Mount McKinley, otherwise called Denali (since its name change in 2015), is the most elevated mountain in Alaska, and in North America. The Athabaskan Natives initially named the mountain Denali, which signifies ‘high one’ yet in 1896 a gold miner renamed the mountain Mount McKinley after U.S. President William McKinley. McKinley never visited the mountain, or even Alaska, and in 1975 the province of Alaska changed its name back to Denali. In 2015 President Obama endorsed the change at a government level. Denali is situated in Alaska, roughly 130 miles northwest of Anchorage and 170 miles southwest of Fairbanks.
Denali’s peak is 20,310 feet above sea level, making it the highest mountain in North America.
Denali is the third highest of the Seven Summits (the highest peaks of the 7 continents) following Mount Everest in Nepal and Aconcagua in Argentina.
Denali is located in Denali National Park and Preserve, which is more than 6 million acres in size. Denali National Park and Preserve is larger than New Hampshire’s entire state.
Located in the Alaska Range in the interior of the U.S. state of Alaska, Denali is the centerpiece of Denali National Park and Preserve.
Denali has had several names including Bolshaya Gora (Russian), Densmore’s Mountain, Mount McKinley, and finally Denali.
The upper half of Denali is permanently covered with snow and has five massive glaciers on its slopes. The longest glacier is the Kahiltna Glacier with a length of 71 kilometers (44 miles).
Prior to Russian or American settlement the Koyukon Athabaskan Natives referred to the mountain as Denali or Dinale.
The mountain is characterized by extremely cold weather. Temperatures as low as −59.7 °C (−75.5 °F) and wind chills as low as −83.4 °C (−118.1 °F) have been recorded by an automated weather station located at 5,700 meters (18,733 feet).
In 1896 Denali was renamed Mount McKinley.
In 1903, James Wickersham recorded the first attempt at climbing Denali, which was unsuccessful.
In 1917 Mount McKinley National Park was established.
In 1906, Frederick Cook claimed the first ascent, which was later proven to be false.
In 1975 the mountain was officially named Denali by the state of Alaska.
The first verifiable ascent to Denali’s summit was achieved on June 7, 1913, by climbers Hudson Stuck, Harry Karstens, Walter Harper, and Robert Tatum, who went by the South Summit.
In 1980 the size of Mount McKinley National Park was tripled and it name was changed to Denali National Park and Preserve.
The federal government still continued to call it Mount McKinley National Park.
In 1947, Barbara Washburn becomes the first woman to reach the summit while her husband Bradford Washburn becomes the first person to summit twice.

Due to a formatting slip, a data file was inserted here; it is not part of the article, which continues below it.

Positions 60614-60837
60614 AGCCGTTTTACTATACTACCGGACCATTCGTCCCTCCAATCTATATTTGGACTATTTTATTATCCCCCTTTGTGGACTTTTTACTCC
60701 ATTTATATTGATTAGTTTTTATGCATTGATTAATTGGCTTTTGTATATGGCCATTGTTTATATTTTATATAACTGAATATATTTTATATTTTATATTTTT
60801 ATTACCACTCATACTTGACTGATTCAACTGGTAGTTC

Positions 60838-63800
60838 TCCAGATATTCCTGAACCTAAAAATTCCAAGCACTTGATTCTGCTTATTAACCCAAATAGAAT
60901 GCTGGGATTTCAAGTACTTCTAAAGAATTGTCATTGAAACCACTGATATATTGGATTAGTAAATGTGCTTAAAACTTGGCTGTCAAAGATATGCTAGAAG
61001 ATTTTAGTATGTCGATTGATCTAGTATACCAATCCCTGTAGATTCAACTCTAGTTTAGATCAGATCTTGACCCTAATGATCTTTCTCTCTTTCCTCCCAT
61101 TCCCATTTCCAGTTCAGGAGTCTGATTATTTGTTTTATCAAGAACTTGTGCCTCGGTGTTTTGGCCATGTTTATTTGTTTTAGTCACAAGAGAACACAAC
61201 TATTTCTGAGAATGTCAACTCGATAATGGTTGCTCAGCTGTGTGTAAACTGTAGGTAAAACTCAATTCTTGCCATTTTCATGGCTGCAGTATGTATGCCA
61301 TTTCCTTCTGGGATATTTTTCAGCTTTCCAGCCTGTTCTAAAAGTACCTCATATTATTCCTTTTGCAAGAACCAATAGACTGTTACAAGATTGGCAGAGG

It took until 2015 for the U.S. government to recognize the name officially. President Barack Obama approved the change to Denali in August 2015.
In 1951, Bradford Washburn pioneered the West Buttress route, considered to be the safest and easiest route, and therefore the most popular currently in use.
Denali is taller than Mount Everest when calculated by measuring the distance from base to summit. Denali’s summit is 18,000 feet from its base while Mount Everest’s summit is 12,000 feet from its base.
In 1970, first solo ascent by Naomi Uemura.
Denali has two main summits – the South Summit and the North Summit.
In 1972, first descent on skis down the sheer southwest face, by Sylvain Saudan an extreme skier, dubbed “skier of the impossible.”
Different native names for Denali include Diinaalii, Diinaadhiit, Diinaazii, Dghelay Ka’a and Dghili Ka’a.
In 1979, First ascent by dog team achieved by Susan Butcher, Ray Genet, Brian Okonek, Joe Redington, Sr., and Robert Stapleton.
The first attempted climb of Denali took place in 1903, by Judge James Wickersham. This route in particular would not be ascended successfully until 1963, due to danger of avalanches. James Wickersham attempted to climb the mountain via Peters Glacier and the North Face. It is now known as Wickersham’s Wall.
In 1993, Joan Phelps is the first blind climber to reach the ascent.
An explorer named Dr. Frederick Cook claimed to have made the first successful climb in 1906 but was later proven to have been untrue.
In 2001 Galen Johnston, 11, becomes the youngest person to reach the summit.
Denali’s main summit was first successfully reached in 1913 by Walter Harper, a native of Alaska.
In 2013, Alaska resident Tom Choate, 78, breaks the record as the oldest person to reach the summit.
Denali is a popular mountain for climbers, despite its cold climate. Almost 60% of climbers reached the top in 2003, but by this year almost 100 climbers had lost their lives while attempting to reach the top.
In June 2015, a survey team led by Blaine Horner placed two global positioning receivers on the summit to determine the precise position and elevation of the summit. The summit snow depth was measured at 4.6 meters (15 feet). The United States National Geodetic Survey later determined the summit elevation to be 6,190 meters (20,310 feet), not 6,194 meters (20,320 feet), as measured in 1952 using photogrammetry.
To reach Denali’s top it can take two to four weeks and most climbers use the West Buttress Route.
In a typical year 1,300 people try to climb Denali.
Barbara Washburn was the first woman to reach the summit of Denali, in 1947.
An estimated 32,000 climbers have attempted Denali with about a 50% success rate.
In 2013 Tom Choate, a 78 year old climber, became the oldest man to reach Denali’s summit.